2010-10341

FR Doc 2010-10341[Federal Register: May 5, 2010 (Volume 75, Number 86)]

[Notices]

[Page 24641-24648]

From the Federal Register Online via GPO Access [wais.access.gpo.gov]

[DOCID:fr05my10-59]

[[Page 24641]]

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COMMODITY FUTURES TRADING COMMISSION

Order Finding That the HSC\1\ Financial Basis Contract Traded on

the IntercontinentalExchange, Inc., Performs a Significant Price

Discovery Function

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\1\ HSC refers to the Houston Ship Channel, a conduit for ocean

going vessels between the city of Houston, Texas, and the Gulf of

Mexico.

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AGENCY: Commodity Futures Trading Commission.

ACTION: Final Order.

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SUMMARY: On October 9, 2009, the Commodity Futures Trading Commission

(``CFTC'' or ``Commission'') published for comment in the Federal

Register \2\ a notice of its intent to undertake a determination

whether the HSC Financial Basis (``HXS'') contract, traded on the

IntercontinentalExchange, Inc. (``ICE''), an exempt commercial market

(``ECM'') under sections 2(h)(3)--(5) of the Commodity Exchange Act

(``CEA'' or the ``Act''), performs a significant price discovery

function pursuant to section 2(h)(7) of the CEA.\3\ The Commission

undertook this review based upon an initial evaluation of information

and data provided by ICE as well as other available information. The

Commission has reviewed the entire record in this matter, including all

comments received, and has determined to issue an order finding that

the HXS contract performs a significant price discovery function.

Authority for this action is found in section 2(h)(7) of the CEA and

Commission rule 36.3(c) promulgated thereunder.

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\2\ 74 FR 52206 (October 9, 2009).

\3\ 7 U.S.C. 1a(29).

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DATES: Effective Date: April 28, 2010.

FOR FURTHER INFORMATION CONTACT: Gregory K. Price, Industry Economist,

Division of Market Oversight, Commodity Futures Trading Commission,

Three Lafayette Centre, 1155 21st Street, NW., Washington, DC 20581.

Telephone: (202) 418-5515. E-mail: [email protected]; or Susan Nathan,

Senior Special Counsel, Division of Market Oversight, same address.

Telephone: (202) 418-5133. E-mail: [email protected]

SUPPLEMENTARY INFORMATION:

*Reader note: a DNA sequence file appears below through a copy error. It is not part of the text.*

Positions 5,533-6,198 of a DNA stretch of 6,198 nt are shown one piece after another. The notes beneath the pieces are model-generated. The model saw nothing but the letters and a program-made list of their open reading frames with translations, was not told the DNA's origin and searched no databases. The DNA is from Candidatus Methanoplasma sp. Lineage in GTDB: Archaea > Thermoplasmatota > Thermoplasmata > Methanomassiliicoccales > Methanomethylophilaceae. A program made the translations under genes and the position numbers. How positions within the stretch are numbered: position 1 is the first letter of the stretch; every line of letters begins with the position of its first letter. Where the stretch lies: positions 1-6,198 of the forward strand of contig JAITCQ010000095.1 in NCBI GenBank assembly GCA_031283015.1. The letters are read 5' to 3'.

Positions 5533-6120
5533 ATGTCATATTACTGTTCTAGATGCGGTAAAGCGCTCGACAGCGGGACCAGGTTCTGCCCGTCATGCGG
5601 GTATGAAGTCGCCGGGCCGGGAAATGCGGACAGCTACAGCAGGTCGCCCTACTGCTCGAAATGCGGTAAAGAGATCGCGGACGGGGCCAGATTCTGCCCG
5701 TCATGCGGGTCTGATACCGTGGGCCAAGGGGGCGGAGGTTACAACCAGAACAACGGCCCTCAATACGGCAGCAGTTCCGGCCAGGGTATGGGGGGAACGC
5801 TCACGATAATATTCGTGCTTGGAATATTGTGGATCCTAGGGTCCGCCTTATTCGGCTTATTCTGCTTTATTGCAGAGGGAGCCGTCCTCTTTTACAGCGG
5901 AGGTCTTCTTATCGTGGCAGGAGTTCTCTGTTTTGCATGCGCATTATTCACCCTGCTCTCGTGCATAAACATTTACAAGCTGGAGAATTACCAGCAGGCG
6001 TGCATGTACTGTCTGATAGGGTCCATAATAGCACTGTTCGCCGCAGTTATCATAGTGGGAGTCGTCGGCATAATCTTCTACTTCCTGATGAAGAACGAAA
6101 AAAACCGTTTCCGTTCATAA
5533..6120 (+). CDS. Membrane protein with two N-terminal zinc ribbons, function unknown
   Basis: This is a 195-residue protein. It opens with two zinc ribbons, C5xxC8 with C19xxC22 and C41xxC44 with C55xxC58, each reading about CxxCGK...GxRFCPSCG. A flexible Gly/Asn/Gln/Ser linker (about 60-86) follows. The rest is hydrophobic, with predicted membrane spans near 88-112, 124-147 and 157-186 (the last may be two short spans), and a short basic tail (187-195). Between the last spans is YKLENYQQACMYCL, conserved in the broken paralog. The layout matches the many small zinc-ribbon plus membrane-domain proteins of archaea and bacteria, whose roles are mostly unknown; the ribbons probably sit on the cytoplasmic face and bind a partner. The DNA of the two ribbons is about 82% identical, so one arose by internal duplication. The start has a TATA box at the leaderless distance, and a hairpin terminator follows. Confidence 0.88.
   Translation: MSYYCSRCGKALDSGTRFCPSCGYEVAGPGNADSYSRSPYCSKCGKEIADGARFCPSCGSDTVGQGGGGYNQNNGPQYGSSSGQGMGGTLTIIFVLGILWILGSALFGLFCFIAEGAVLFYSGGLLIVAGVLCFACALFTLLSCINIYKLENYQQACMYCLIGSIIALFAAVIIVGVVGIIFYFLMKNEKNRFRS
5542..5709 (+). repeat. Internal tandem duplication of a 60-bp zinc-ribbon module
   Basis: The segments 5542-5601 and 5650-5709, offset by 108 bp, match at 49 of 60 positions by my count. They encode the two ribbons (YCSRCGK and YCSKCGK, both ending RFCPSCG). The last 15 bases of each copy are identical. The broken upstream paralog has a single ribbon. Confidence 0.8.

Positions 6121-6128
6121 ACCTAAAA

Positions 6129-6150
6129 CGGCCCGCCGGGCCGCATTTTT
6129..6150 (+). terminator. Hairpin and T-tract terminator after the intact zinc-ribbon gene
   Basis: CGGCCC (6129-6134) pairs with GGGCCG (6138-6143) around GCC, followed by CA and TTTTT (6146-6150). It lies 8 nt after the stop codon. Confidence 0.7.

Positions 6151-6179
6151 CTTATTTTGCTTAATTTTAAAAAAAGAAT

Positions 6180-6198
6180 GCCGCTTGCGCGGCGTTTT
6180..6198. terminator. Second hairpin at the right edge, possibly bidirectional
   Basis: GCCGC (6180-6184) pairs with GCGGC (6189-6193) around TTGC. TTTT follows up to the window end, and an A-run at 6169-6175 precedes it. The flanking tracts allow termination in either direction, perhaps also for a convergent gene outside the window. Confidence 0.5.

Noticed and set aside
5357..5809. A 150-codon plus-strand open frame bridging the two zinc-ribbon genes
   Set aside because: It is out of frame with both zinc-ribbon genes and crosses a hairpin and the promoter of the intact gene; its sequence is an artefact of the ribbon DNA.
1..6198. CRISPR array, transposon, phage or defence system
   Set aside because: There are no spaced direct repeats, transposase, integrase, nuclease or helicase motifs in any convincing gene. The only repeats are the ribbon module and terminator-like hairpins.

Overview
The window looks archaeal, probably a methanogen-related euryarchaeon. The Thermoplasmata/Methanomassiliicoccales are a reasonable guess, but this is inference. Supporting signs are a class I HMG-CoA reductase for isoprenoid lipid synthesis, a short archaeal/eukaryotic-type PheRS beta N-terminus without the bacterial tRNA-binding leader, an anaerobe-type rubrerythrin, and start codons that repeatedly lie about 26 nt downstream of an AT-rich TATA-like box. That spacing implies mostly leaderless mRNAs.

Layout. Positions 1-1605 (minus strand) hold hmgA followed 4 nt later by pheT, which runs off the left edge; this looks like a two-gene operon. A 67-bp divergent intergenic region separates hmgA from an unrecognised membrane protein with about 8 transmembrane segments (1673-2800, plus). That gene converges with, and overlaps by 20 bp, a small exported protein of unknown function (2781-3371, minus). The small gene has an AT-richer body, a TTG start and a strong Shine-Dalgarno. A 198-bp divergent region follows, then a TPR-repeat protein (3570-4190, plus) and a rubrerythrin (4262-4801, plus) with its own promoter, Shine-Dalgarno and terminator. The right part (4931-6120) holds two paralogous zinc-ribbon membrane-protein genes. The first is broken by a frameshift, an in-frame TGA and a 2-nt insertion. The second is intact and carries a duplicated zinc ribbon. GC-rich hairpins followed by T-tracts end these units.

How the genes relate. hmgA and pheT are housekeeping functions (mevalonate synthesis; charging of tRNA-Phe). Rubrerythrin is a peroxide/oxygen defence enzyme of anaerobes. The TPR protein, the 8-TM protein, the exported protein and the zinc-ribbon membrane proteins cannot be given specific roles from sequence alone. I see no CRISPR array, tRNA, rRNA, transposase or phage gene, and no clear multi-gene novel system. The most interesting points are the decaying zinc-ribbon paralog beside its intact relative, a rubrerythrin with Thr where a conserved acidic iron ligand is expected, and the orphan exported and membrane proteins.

I. Introduction

The CFTC Reauthorization Act of 2008 (``Reauthorization Act'') \4\

significantly broadened the CFTC's regulatory authority with respect to

ECMs by creating, in section 2(h)(7) of the CEA, a new regulatory

category--ECMs on which significant price discovery contracts

(``SPDCs'') are traded--and treating ECMs in that category as

registered entities under the CEA.\5\ The legislation authorizes the

CFTC to designate an agreement, contract or transaction as a SPDC if

the Commission determines, under criteria established in section

2(h)(7), that it performs a significant price discovery function. When

the Commission makes such a determination, the ECM on which the SPDC is

traded must assume, with respect to that contract, all the

responsibilities and obligations of a registered entity under the Act

and Commission regulations, and must comply with nine core principles

established by new section 2(h)(7)(C).

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\4\ Incorporated as Title XIII of the Food, Conservation and

Energy Act of 2008, Public Law No. 110-246, 122 Stat. 1624 (June 18,

2008).

\5\ 7 U.S.C. 1a(29).

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On March 16, 2009, the CFTC promulgated final rules implementing

the provisions of the Reauthorization Act.\6\ As relevant here, rule

36.3 imposes increased information reporting requirements on ECMs to

assist the Commission in making prompt assessments whether particular

ECM contracts may be SPDCs. In addition to filing quarterly reports of

its contracts, an ECM must notify the Commission promptly concerning

any contract traded in reliance on the exemption in section 2(h)(3) of

the CEA that averaged five trades per day or more over the most recent